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Scott Burns Article........
Old 08-20-2008, 08:52 AM   #1
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Scott Burns Article........

http://www.dallasnews.com/sharedcont...1.4d65299.html

He discusses using part of your money to buy a life annuity to help you not outlive your money........
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Old 08-20-2008, 08:56 AM   #2
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Excerpt from the article
Fret a little bit less about dying broke by Scott Burns

A new study indicates that most Americans will die broke. You may think that's just more bad news, but read on. I'll tell you why things may be better.
...

The study concludes that households with a defined-benefit pension as well as Social Security and retirement savings are far less likely to outlive their savings than households that don't have a defined-benefit pension.



A married couple with pre-retirement earnings of $75,000 who will have a pension has a 31 percent chance of outliving their assets. The same couple without a pension has a 90 percent chance of outliving their assets.
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Old 08-20-2008, 09:13 AM   #3
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Haha, no kidding. Another article saying that no American saves so don't trust yourself to do it and just get a pension. Nothing wrong with pensions, but it just has a very self-selecting / skewed data set. I don't think many of the people on this board are in the same boat as those being sampled by this study.
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Old 08-20-2008, 09:20 AM   #4
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FD - re: the OP, a hint about what the article contains is helpful.
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Old 08-20-2008, 10:18 AM   #5
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What the article states is that because of the dying out of pensions, a life annuity is beneficial. Can we all agree on that?
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Old 08-20-2008, 10:26 AM   #6
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Haha, no kidding. Another article saying that no American saves so don't trust yourself to do it and just get a pension. Nothing wrong with pensions, but it just has a very self-selecting / skewed data set. I don't think many of the people on this board are in the same boat as those being sampled by this study.

Your comments just make me chuckle. The people on this board are no different than any other investors. Instead of paying someone to advise you on finances though, you come to a free board, and get the advice of anonymous people who have no financial gain one way or the other in your success, AND no vested interest in your success.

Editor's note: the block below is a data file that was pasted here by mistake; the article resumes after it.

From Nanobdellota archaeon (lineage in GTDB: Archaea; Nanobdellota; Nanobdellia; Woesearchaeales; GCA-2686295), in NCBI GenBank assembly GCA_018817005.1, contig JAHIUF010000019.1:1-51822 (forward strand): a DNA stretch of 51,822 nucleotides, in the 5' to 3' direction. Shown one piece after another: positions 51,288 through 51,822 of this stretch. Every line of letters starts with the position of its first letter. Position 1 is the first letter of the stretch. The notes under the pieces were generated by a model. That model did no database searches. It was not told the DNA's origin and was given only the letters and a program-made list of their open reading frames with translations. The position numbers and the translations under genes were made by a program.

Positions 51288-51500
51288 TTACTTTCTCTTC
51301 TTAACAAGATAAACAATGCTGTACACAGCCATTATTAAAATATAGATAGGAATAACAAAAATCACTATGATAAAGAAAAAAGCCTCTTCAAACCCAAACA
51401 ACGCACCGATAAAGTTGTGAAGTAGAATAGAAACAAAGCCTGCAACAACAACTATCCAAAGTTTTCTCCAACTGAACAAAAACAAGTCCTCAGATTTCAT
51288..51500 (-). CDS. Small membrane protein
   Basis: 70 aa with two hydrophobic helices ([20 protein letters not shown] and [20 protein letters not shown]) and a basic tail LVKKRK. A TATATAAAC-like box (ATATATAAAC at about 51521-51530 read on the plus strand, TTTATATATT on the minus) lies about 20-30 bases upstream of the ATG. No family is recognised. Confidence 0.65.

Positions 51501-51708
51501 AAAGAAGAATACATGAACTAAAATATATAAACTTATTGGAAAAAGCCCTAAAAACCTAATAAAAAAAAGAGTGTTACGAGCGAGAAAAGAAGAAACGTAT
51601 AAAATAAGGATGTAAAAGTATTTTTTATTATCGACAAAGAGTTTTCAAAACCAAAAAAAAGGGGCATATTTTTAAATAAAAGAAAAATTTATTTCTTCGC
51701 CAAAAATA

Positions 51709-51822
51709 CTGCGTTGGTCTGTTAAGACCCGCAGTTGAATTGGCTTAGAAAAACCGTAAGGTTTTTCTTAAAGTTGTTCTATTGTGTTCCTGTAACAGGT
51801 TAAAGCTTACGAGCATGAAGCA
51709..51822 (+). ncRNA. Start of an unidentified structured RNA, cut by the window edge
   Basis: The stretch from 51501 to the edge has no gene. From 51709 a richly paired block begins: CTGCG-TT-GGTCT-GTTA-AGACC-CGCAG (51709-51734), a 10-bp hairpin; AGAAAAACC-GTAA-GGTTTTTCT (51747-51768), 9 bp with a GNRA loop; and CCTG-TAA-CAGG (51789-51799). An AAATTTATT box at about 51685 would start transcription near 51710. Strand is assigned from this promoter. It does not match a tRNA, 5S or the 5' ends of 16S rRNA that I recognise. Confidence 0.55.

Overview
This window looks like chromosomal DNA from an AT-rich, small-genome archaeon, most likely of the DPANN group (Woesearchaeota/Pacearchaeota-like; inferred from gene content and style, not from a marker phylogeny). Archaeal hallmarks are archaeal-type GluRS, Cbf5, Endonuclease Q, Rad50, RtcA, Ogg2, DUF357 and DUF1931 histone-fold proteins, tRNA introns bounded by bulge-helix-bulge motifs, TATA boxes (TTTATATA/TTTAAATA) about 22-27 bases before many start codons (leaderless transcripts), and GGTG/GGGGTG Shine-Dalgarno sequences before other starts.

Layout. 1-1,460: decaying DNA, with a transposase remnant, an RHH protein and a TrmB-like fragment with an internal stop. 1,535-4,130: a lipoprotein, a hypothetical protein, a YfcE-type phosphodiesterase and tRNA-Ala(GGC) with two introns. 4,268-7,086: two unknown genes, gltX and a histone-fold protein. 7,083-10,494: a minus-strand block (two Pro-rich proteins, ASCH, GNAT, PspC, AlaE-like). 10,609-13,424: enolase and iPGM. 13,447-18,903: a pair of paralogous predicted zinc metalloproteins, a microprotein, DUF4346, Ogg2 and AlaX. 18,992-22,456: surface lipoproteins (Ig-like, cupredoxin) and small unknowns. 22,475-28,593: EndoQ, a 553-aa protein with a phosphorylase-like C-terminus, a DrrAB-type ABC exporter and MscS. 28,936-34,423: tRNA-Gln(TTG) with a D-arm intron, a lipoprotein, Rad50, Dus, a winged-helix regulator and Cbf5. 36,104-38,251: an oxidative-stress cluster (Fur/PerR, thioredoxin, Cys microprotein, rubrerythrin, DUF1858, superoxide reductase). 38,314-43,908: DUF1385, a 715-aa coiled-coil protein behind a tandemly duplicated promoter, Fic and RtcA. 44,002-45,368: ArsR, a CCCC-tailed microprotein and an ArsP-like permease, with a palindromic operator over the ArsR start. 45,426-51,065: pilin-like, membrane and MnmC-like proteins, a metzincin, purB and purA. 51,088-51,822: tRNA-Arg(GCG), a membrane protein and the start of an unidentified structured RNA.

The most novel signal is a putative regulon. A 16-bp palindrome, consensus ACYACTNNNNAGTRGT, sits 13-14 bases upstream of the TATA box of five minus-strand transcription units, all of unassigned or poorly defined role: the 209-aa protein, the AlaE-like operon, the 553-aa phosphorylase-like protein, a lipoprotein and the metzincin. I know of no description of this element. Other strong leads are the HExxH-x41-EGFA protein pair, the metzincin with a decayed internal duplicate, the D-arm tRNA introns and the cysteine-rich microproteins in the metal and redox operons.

As to boards I follow, I'd say on here there are some very smart or well read people, and there are plenty who haven't a clue. Just like the real world.
I can tell you first hand though, those who have a pension are MUCH more easily able to handle the swings in the market, and retire well.
The real point of the article is that Scott Burns has realized what he has denied for years, annuities have their place, and in this market it's a big one (that last part is my opinion).
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Old 08-20-2008, 10:30 AM   #7
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What the article states is that because of the dying out of pensions, a life annuity is beneficial. Can we all agree on that?
Sure. The idea of a fixed income stream for life, if COLA'd, is beneficial. This will come at the expense of limiting your potential upside but could save you from a disastrous downside. As much as I'd love to have people rush out to buy an annuity, I have a hard time seeing why one couldn't accomplish this on their own if they chose.

In fact, the 4%/95% planning number does fairly well long term at providing a steady stream of income with less upside risk.

I know this is simplistic, but it seems that the main benefit of buying an annuity from an external party is that company is arbing the mortality pool. Obviously, if you're attempting to do this yourself, then you have significant risk with either dying too soon or too late... but actuaries get to assume that, given a large enough contract holder base, the mortality tables will hold true.

The downside with buying from the external company is that you take on carrier risk and lose some yield to expenses.
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Old 08-20-2008, 10:38 AM   #8
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I am not talking about people's general knowledge of the markets, more that people here are more frugal and are better at saving and are more aware/knowledgeable/interested/concerned in saving and financial independence. A very self-selecting sample of people on this board, I believe.
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Old 08-20-2008, 10:40 AM   #9
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Sure. The idea of a fixed income stream for life, if COLA'd, is beneficial. This will come at the expense of limiting your potential upside but could save you from a disastrous downside.
How many COLAd pensions are left, 1%

Quote:
As much as I'd love to have people rush out to buy an annuity, I have a hard time seeing why one couldn't accomplish this on their own if they chose.
Many are attempting, how many are succeeding is the big question.......

Quote: